My father does a lot of work in Latin America, specifically in Nicaragua. He has said a number of times that the poor of Nicaragua don’t need a handout, they need the motivation to do something themselves. We are all very much that way; if we can do something the easy way we will. If someone will give us a handout to solve our problem we’d much rather take that than work for it ourselves. The traditional slogan, “Teach a man to fish” does not go far enough, most of the time we already know how to fish and need to be told, “There’s the lake. “
The “Teach a man to fish” approach does have a great deal of value and is a trend many organizations are beginning to take. By hiring local people and training them to take over businesses, they have an opportunity to create and manage their own economy. I get excited when I hear about what an organization is doing to train the local people to be self-sufficient. But, training a group of people to be self-sustaining in farming or business, or building up local community health systems to serve the breadth of needs in their communities—this is bigger than teaching man to fish.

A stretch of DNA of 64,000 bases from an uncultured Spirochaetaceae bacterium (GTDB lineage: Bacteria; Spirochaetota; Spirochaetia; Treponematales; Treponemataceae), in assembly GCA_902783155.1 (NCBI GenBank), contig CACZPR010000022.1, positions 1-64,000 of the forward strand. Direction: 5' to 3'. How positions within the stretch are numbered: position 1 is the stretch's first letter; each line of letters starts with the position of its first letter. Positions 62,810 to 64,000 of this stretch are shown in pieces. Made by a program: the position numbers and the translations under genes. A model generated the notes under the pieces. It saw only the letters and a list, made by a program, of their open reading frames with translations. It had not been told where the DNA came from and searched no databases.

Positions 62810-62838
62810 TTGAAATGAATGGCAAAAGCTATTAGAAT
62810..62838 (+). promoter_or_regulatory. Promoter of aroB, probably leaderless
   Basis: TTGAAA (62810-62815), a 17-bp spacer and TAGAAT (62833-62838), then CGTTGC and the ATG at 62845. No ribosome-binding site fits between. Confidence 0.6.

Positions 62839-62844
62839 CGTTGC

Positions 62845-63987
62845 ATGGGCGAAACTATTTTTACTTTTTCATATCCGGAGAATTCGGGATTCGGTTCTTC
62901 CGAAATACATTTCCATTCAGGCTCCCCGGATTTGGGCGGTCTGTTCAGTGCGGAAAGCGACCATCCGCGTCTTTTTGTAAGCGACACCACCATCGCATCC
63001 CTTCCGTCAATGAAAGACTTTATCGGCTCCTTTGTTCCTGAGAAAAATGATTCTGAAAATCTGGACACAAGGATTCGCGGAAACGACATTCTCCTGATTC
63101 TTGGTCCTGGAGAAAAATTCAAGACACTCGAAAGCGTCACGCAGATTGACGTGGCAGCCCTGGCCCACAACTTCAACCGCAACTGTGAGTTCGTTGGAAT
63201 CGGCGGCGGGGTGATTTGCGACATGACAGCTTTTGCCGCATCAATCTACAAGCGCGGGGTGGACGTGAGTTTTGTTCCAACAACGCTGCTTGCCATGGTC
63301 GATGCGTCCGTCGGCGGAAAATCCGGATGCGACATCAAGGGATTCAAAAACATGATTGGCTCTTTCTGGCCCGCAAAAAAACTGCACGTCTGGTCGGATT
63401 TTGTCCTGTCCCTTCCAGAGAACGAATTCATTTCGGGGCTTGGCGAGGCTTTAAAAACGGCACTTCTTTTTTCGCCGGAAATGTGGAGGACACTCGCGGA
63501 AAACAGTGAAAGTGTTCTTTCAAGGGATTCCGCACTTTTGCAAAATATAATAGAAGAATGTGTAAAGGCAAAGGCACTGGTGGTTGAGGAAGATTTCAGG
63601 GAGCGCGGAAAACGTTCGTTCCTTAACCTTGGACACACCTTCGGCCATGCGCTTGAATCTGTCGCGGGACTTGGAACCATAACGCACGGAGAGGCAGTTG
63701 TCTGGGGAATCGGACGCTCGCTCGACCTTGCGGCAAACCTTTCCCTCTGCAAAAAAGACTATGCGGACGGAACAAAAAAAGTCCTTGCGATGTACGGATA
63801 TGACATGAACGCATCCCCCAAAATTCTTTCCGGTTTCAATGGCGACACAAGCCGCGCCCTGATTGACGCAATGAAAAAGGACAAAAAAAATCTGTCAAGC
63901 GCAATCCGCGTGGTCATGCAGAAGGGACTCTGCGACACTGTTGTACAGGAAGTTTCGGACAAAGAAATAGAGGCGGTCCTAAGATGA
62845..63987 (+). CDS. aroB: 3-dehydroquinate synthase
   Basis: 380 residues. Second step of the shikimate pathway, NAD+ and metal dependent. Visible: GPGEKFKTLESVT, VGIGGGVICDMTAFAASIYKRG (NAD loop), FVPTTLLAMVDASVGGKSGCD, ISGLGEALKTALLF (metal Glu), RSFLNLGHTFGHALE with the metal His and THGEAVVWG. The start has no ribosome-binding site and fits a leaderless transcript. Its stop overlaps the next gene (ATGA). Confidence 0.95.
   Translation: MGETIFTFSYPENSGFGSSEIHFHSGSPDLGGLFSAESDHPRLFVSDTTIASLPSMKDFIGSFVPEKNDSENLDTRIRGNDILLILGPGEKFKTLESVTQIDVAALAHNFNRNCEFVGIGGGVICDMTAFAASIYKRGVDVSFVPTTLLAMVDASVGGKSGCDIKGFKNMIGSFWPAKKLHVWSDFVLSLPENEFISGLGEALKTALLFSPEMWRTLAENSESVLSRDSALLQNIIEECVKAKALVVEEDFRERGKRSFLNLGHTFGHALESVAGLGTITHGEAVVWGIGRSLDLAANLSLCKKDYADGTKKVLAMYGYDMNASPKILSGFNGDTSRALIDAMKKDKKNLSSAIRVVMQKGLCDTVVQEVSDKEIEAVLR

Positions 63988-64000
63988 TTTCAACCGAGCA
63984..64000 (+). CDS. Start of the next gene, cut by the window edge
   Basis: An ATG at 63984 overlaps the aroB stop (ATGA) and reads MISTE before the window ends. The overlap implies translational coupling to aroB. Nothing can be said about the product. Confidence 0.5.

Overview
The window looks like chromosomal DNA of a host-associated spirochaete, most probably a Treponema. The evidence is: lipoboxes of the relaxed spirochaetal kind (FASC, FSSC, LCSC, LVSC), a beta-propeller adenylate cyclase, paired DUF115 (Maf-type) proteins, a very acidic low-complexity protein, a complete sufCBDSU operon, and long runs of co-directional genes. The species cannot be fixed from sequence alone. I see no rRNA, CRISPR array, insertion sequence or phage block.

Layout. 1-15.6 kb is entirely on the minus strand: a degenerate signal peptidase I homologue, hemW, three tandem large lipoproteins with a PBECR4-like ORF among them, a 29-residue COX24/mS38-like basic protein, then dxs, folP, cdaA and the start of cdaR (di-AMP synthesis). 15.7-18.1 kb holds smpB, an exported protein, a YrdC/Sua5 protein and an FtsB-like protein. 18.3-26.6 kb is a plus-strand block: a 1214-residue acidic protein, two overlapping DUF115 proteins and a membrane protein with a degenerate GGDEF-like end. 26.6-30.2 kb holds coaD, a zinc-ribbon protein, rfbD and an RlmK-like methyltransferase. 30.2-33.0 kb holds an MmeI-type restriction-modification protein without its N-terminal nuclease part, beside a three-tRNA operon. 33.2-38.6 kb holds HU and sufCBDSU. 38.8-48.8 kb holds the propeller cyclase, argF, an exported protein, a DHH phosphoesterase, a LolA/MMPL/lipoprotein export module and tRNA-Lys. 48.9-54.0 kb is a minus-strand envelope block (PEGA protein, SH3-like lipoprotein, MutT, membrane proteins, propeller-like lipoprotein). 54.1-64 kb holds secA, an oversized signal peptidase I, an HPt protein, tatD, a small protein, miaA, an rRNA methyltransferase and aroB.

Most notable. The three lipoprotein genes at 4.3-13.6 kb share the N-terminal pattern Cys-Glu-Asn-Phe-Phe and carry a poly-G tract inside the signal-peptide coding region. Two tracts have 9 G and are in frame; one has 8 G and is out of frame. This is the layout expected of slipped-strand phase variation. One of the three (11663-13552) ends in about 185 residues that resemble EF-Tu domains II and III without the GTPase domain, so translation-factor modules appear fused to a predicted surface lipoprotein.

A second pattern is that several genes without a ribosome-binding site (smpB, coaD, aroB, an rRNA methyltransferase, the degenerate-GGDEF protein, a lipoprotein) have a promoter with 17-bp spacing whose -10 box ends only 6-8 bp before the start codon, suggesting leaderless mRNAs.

By empowering a community to take care of itself, you show a depth of respect for the human spirit. In humanity’s greatest moments, we encourage each other to be more than we currently are. Our organizations need to encourage people to provide for themselves and have the desire to be more. I wonder what would have become of the US Space program if President JFK had only been taught “how to fish.”
There are times when people need medical help or providing them with a meal is really the very best first step. But, when we think about on-going and systemic change, we need to provide opportunities for people to help themselves. Not only does it allow our organizations to continue to serve urgent needs in other areas, but it raises the overall quality of life for everyone.